Note: Your progress in watching these videos WILL NOT be tracked. These training videos are the same videos you will experience when you take the full ProPALS Recertification program. You may begin the training for free at any time to start officially tracking your progress toward your certificate of completion.

Welcome to the ProPALS course. This PALS (Pediatric Advanced Life Support) course was designed specifically for you, the busy healthcare professional.

ProPALS is available 24/7, whether you're watching a video for the first time, the third time, or coming back after several months for a quick refresher. We're here whenever you need us to be, regardless of your schedule.

We'll get into specific course objectives in the next lesson, but in this course, you can expect to gain all the guidelines and knowledge about current PALS regulations. Which will ultimately lead to meeting and exceeding the most important course objective:

Providing you with enough real-world knowledge so that when you're a team leader during a pediatric emergency, you can feel as confident as possible to contribute to a positive outcome in that patient's life.

Becoming that kind of confident takes action to achieve – as in, gaining a deeper knowledge than you already possess. Along with honing and refining the necessary skills that many of you already have.

It takes commitment and dedication, and it may require that you watch the videos more than once. It may mean practicing case scenarios several times until they become automatic.

However, what you'll get from that confidence isn't nearly as important as what you can do with that confidence – making a difference when it matters most and possibly saving a child's life.

Warning: Some things in this course may be familiar to you already, and if they are, that's not always a good thing. We tend to passively listen, read, and learn when things sound familiar. And when this happens, you're much more likely to miss a point or two that one day you may need. Fight this human tendency and you'll get much more from this course.

A Word About Important PALS Metrics

Some of this will be a preview of things to come. But it's important to set the table before sitting down for a meal. We're not animals, after all.

How we define infant: An infant is a boy or girl who is less than one year old, but excluding newborns, also known as neonates.

How we define child: A child is a boy or girl who is one year old up until signs of puberty, after which, we tend to put them into the adult category. For boys, first signs of puberty usually include the presence of chest hair and/or underarm hair. For girls, first signs of puberty include the first signs of breast development.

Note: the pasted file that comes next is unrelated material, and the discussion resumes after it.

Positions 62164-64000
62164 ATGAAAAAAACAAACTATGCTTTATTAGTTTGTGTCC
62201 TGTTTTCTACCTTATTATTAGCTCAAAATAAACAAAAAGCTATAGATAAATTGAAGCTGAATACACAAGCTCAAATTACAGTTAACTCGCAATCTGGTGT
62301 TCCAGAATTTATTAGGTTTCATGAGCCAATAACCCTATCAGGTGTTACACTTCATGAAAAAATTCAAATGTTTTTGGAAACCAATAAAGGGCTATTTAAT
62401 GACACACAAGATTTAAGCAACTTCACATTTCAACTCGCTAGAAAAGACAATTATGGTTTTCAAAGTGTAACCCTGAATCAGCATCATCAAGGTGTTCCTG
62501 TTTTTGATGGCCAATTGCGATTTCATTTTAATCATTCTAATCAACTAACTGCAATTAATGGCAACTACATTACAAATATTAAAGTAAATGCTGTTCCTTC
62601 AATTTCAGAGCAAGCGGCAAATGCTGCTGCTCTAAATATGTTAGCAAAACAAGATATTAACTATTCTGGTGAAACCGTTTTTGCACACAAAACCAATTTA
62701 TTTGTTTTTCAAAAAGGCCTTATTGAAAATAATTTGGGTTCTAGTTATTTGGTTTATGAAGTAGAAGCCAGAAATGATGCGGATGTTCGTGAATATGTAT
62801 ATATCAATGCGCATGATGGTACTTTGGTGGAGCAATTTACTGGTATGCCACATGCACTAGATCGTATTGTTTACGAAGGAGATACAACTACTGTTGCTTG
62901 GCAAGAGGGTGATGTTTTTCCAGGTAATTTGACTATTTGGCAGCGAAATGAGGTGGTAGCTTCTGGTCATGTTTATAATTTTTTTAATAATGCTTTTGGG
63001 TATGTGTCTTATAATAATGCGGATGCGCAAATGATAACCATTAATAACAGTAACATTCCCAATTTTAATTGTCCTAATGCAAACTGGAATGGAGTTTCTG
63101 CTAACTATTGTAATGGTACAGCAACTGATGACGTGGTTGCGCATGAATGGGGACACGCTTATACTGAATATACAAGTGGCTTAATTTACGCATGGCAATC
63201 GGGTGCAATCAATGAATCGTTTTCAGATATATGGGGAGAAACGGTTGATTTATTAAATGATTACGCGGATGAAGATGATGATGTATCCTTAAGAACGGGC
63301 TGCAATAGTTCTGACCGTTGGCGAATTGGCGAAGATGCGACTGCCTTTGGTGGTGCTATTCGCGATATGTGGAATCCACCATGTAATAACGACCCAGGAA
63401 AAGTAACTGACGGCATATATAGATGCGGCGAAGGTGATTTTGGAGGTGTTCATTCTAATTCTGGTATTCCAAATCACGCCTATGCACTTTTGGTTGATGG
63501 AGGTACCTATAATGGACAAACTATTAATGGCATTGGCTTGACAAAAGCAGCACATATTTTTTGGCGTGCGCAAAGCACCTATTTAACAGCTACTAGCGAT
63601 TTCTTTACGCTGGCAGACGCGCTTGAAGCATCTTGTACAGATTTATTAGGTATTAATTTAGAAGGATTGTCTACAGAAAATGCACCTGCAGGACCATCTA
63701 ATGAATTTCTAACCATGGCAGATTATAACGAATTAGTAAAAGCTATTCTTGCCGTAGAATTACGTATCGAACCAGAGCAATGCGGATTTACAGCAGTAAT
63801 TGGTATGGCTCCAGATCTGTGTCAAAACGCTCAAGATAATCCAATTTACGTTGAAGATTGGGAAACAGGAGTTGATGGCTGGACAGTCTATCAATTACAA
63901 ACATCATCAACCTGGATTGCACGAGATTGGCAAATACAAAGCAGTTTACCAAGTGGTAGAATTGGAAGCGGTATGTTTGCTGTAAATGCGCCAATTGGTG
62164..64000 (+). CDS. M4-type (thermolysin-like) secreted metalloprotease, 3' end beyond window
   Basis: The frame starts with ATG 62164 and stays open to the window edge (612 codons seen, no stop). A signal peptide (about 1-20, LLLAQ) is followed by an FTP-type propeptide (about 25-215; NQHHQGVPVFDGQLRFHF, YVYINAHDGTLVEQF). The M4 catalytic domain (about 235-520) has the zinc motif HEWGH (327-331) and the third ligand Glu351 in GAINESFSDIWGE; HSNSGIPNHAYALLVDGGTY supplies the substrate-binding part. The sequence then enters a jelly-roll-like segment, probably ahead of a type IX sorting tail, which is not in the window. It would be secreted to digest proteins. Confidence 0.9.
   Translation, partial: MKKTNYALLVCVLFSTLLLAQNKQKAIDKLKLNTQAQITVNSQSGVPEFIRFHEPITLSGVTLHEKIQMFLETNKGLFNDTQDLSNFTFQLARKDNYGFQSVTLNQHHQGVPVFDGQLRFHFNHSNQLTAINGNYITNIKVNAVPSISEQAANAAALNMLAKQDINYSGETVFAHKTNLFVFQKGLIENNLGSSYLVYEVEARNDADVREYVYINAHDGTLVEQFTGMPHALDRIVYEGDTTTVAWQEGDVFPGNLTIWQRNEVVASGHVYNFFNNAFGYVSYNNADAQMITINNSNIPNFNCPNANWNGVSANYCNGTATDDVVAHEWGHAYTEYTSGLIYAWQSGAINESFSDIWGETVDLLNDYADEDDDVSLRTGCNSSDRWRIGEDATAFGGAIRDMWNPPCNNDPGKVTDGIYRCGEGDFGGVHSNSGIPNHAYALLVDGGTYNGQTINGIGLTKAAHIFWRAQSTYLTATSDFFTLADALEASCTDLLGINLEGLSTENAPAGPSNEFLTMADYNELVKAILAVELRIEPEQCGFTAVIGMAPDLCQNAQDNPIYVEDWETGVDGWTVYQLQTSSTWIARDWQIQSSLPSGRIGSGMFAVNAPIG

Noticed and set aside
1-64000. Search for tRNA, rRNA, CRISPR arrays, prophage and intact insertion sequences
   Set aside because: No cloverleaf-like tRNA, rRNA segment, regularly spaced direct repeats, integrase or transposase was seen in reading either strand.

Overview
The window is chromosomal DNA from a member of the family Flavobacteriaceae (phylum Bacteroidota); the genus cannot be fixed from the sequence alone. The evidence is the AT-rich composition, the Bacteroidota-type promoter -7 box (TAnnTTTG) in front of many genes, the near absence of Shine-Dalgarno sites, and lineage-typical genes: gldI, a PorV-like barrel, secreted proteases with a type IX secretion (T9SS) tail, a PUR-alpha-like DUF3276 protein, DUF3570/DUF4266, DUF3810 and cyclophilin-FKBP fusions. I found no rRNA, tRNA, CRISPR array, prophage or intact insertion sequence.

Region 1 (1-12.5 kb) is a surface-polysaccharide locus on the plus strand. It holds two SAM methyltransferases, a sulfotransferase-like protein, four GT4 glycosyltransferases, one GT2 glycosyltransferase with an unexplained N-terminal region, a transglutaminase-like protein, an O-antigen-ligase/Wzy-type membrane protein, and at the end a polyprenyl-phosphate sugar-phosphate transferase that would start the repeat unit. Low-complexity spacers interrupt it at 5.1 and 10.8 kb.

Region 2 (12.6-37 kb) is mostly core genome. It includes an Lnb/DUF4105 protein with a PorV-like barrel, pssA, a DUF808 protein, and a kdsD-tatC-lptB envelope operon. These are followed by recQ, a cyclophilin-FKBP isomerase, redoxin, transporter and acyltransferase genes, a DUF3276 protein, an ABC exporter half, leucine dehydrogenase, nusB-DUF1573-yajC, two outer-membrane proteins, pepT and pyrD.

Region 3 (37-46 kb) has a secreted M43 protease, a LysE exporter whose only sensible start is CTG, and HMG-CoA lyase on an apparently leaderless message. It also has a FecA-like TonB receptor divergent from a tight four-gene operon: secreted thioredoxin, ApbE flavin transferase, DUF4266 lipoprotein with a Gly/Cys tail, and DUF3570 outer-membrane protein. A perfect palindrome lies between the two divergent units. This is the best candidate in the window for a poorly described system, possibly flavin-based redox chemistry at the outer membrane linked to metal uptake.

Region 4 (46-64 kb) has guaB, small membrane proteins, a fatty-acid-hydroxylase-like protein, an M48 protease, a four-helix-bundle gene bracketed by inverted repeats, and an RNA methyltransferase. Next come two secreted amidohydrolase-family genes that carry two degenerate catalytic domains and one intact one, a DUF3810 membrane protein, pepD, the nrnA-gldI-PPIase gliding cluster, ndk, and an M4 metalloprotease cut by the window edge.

In this course, when we refer to infants and children, this is how we define those terms.

However, as you can see, there are a lot of years between infant and the first signs of puberty, and there may be times when being more precise will benefit you. Like understanding normal respiratory rates, heart rates, and blood pressure rates by age.

When you know what's normal, encountering rates that are NOT normal are often the first signs that something is wrong. The following rates are according to the AHA (American Heart Association).

Respiratory Rates by Age

Infant 30 – 53
Toddler 22 – 37
Preschooler 20 – 28
School-age child 18 – 25
Adolescent 12 – 20

Bradypnea – a slower than normal respiratory rate
Tachypnea – a faster than normal respiratory rate
Apnea – the absence of respiration, defined as longer than 15 seconds

Three Types of Apnea

1. Central apnea – when there is no respiration because of an abnormality or suppression of the brain or spinal cord.
2. Obstructive apnea – when airflow is completely or partially blocked.
3. Mixed apnea – when there are periods of both central apnea and obstructive apnea.

Heart Rates by Age

  Awake Sleeping
Neonate 100 – 205 90 – 160
Infant 100 – 180 90 – 160
Toddler 98 – 140 80 – 120
Preschooler 80 – 120 65 – 100
School-age child 75 – 118 58 – 90
Adolescent 60 – 100 50 – 90

Bradycardia – a slower than normal heart rate
Tachycardia – a faster than normal heart rate
Cardiac arrest – the absence of a heart rate

Blood Pressure Rates by Age

  Systolic Diastolic Mean
Neonate 67 – 84 35 – 53 45 – 60
Infant 72 – 104 37 – 56 50 – 62
Toddler 86 – 106 42 – 63 49 – 62
Preschooler 89 – 112 46 – 72 58 – 69
School-age child 97 – 115 57 – 76 66 – 72
Preadolescent 102 – 120 61 – 80 71 – 79
Adolescent 110 – 131 64 – 83 73 – 84

Systolic pressure (top number) – the amount of pressure in the arteries while the heart is contracting
Diastolic pressure (bottom number) – the amount of pressure in the arteries when the heart is between beats